Schmidt B.,Cardioangiologisches Centrum Bethanien | Gunawardene M.,Cardioangiologisches Centrum Bethanien | Urban V.,Cardioangiologisches Centrum Bethanien | Kulikoglu M.,Cardioangiologisches Centrum Bethanien | And 4 more authors.
Journal of Cardiovascular Electrophysiology | Year: 2012

Introduction: Pulmonary vein isolation (PVI) is a challenging procedure most often requiring sophisticated technical aids such as electroanatomical mapping, double transseptal access, and the use of a circular mapping catheter. We sought to develop a PVI strategy solely based on visual guidance with a single ablation device as well as a single transseptal puncture using the endoscopic ablation system (EAS). Methods and Results: In 35 patients with drug-refractory atrial fibrillation (18 male, mean age: 62 ± 9 years) ablation was performed. PVI was achieved in 96 of 137 PVs (70%) purely by visually guided circular ablation. Predictors of acute isolation were the degree of PV occlusion by EAS as well as the number of catheter repositionings but not total ablation energy or the number of laser applications. Conduction gaps were detected at sites with suboptimal occlusion as well as esophageal temperature elevations. Further EAS ablation resulted in a 98% acute isolation rate. Mean procedure and fluoroscopy times were 154 ± 38 minutes and 16 ± 6 minutes, respectively. Between the first and last 12 cases, a reduction in procedure times (175 ± 48 minutes vs 138 ± 26 minutes; P = 0.05) was observed. One pericardial tamponade and 1 right-sided phrenic nerve palsy occurred. During a median follow-up of 266 days (q-q3: 218-389), 27 of 35 patients (77%) remained free of any tachyarrhythmia recurrence off antiarrhythmic drugs. Conclusions: Sequential PVI based solely on endoscopic visual information with a single device and a single transseptal puncture is feasible. Optimal PV occlusion and few controlled repositionings facilitate PVI.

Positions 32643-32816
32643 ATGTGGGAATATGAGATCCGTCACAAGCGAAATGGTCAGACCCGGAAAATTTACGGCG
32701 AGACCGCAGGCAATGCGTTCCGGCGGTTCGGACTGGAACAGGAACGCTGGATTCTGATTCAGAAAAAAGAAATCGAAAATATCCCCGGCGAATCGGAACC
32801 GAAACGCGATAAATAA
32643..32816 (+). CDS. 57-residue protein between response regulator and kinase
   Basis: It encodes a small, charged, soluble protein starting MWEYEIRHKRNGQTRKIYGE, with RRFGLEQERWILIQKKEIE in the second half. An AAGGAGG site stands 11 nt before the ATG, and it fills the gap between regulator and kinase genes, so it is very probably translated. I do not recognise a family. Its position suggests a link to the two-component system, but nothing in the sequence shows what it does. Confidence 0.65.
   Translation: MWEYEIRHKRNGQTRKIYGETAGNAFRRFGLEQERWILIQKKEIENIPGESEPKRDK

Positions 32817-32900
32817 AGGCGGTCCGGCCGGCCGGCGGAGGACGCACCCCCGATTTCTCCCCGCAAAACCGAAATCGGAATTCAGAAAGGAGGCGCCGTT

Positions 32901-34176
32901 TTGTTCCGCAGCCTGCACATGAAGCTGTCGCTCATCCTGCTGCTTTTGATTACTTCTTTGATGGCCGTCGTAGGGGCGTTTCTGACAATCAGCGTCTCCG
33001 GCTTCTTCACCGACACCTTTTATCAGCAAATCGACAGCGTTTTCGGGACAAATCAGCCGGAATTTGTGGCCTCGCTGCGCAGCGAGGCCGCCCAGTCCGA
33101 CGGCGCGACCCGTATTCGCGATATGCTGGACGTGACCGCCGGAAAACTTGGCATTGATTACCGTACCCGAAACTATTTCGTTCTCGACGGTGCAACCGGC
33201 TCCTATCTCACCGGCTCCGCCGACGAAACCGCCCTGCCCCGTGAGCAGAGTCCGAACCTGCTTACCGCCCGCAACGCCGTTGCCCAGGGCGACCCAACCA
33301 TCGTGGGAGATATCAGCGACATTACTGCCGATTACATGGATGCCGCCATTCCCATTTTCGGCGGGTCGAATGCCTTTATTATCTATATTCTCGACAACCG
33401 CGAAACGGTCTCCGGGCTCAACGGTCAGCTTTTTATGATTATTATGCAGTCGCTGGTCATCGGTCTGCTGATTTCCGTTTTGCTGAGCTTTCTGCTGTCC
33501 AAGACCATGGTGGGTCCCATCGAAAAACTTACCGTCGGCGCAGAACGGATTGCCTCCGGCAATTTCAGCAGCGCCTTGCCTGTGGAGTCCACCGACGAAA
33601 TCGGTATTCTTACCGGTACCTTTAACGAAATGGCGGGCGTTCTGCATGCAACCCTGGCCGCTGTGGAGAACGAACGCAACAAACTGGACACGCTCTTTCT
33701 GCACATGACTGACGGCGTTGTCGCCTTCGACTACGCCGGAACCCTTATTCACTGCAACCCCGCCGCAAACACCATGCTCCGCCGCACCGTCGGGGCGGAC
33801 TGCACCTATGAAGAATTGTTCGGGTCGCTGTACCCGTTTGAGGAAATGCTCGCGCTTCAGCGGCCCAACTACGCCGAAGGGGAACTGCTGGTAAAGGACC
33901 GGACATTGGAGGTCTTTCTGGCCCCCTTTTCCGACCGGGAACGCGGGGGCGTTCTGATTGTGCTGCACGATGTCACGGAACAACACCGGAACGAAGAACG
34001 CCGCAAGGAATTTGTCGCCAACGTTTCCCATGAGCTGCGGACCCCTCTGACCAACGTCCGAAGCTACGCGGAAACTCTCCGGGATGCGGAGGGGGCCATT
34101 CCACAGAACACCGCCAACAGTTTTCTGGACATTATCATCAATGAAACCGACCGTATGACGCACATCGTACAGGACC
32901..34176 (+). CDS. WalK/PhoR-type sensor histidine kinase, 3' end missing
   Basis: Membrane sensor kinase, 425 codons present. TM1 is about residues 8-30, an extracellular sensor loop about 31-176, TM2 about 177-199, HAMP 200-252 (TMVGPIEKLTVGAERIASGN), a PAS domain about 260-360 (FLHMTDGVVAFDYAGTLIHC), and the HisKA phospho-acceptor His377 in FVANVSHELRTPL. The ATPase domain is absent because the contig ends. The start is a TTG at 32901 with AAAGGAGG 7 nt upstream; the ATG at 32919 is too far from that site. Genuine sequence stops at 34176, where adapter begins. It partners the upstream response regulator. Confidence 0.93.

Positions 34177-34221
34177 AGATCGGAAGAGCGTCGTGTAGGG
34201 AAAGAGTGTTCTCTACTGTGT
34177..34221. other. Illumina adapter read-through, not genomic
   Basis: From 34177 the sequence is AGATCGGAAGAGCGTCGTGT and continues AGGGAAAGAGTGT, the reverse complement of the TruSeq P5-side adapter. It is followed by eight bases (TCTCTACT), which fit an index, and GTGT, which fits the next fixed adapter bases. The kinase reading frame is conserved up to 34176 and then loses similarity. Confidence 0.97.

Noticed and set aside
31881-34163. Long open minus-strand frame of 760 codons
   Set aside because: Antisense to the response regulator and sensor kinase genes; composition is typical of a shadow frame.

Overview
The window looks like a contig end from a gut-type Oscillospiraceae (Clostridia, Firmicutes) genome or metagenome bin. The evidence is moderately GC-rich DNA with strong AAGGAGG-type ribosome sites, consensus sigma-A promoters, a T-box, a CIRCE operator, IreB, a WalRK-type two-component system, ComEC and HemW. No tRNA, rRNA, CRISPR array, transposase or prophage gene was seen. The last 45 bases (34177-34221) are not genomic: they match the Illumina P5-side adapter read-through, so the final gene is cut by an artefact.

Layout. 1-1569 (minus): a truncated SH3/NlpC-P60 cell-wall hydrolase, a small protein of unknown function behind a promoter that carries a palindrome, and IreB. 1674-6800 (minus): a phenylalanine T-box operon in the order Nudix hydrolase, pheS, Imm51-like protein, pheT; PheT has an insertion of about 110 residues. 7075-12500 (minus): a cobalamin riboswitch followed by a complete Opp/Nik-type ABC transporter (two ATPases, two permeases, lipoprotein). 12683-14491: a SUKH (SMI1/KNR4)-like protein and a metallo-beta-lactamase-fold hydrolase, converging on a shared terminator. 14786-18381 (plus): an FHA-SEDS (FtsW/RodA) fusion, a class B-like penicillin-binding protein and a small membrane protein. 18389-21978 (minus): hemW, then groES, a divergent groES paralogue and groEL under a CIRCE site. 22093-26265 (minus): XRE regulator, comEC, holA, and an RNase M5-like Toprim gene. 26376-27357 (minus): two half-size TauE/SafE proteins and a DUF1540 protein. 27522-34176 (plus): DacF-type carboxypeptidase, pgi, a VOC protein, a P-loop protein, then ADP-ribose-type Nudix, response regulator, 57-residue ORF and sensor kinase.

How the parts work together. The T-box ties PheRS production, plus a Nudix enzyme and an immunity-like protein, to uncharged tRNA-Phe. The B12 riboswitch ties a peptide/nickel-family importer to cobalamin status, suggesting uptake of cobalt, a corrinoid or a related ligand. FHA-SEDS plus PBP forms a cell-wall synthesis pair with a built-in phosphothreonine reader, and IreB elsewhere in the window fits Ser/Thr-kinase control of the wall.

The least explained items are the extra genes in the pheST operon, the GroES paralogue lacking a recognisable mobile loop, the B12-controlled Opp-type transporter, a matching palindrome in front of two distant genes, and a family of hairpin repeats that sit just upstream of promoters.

Puricel S.,University of Fribourg | Cuculi F.,Luzerner Kantonsspital | Weissner M.,University Hospital Mainz | Weissner M.,German Center for Cardiac and Vascular Research | And 10 more authors.
Journal of the American College of Cardiology | Year: 2016

Background Recent reports suggest an elevated incidence of bioresorbable vascular scaffold (BVS) thrombosis (scaffold thrombosis [ScT]). Objectives This study investigated occurrence rates, clinical and angiographic characteristics, and possible mechanisms of ScT in all-comer patients undergoing BVS implantation at 2 German and 2 Swiss hospitals. Methods A total of 1,305 consecutive patients (mean age 64 years, 78% male) who received 1,870 BVS (mean 1.4 ± 0.8 BVS/patient) were enrolled. Clinical/procedural characteristics, mortality, and ScT data at 485 days (range 312 to 652 days) were examined. Results ScT occurred in 42 patients. The incidence of probable and definite ScT was 1.8% at 30 days and 3.0% at 12 months, without differences among centers (p = 0.60). A total of 22 (52%) ScTs presented as ST-segment elevation myocardial infarction and 6 (17%) as sudden cardiac death. In multivariable analysis, ostial lesions (p = 0.049) and impaired left ventricular ejection fraction (p = 0.019) were independently associated with ScT. Nine (21%) of the ScTs occurred in patients who had suspended dual antiplatelet therapy, in 6 cases prematurely. Lower post-procedural minimum lumen and reference vessel diameters were hallmarks of ScT (all p < 0.0001). The risk of ScT appeared to rapidly increase for post-procedural minimum lumen diameters below 2.4 mm (for the 2.5- to 3.0-mm BVS) and 2.8 mm (for the 3.5-mm BVS). When a BVS-specific implantation strategy was implemented, 12-month ScT rates fell from 3.3% to 1.0%, an effect that remained significant when adjusted for multivariable propensity score (p = 0.012; hazard ratio: 0.19; 95% confidence interval: 0.05 to 0.70). Conclusions The 12-month incidence of ScT reached 3% and could be significantly reduced when an optimized implantation strategy was employed. (retrospective multicentric registry and Mainz Intracoronary Database. © 2016 American College of Cardiology Foundation.